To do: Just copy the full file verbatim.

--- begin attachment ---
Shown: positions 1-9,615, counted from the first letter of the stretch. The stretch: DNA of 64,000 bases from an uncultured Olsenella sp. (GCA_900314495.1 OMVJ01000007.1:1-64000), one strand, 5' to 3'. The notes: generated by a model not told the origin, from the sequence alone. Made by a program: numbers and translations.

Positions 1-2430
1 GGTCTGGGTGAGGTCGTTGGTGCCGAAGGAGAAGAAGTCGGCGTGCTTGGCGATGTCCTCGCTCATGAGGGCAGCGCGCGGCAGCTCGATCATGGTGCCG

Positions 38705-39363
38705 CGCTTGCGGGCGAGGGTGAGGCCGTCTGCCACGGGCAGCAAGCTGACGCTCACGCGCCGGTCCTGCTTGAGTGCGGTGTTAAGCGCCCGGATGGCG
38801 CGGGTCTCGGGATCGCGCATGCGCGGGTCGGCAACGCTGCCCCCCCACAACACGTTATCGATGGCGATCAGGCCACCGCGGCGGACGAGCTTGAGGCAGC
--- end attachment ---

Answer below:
Shown: positions 1-9,615, counted from the first letter of the stretch. The stretch: DNA of 64,000 bases from an uncultured Olsenella sp. (GCA_900314495.1 OMVJ01000007.1:1-64000), one strand, 5' to 3'. The notes: generated by a model not told the origin, from the sequence alone. Made by a program: numbers and translations.

Positions 1-2430
1 GGTCTGGGTGAGGTCGTTGGTGCCGAAGGAGAAGAAGTCGGCGTGCTTGGCGATGTCCTCGCTCATGAGGGCAGCGCGCGGCAGCTCGATCATGGTGCCG

Positions 38705-39363
38705 CGCTTGCGGGCGAGGGTGAGGCCGTCTGCCACGGGCAGCAAGCTGACGCTCACGCGCCGGTCCTGCTTGAGTGCGGTGTTAAGCGCCCGGATGGCG
38801 CGGGTCTCGGGATCGCGCATGCGCGGGTCGGCAACGCTGCCCCCCCACAACACGTTATCGATGGCGATCAGGCCACCGCGGCGGACGAGCTTGAGGCAGC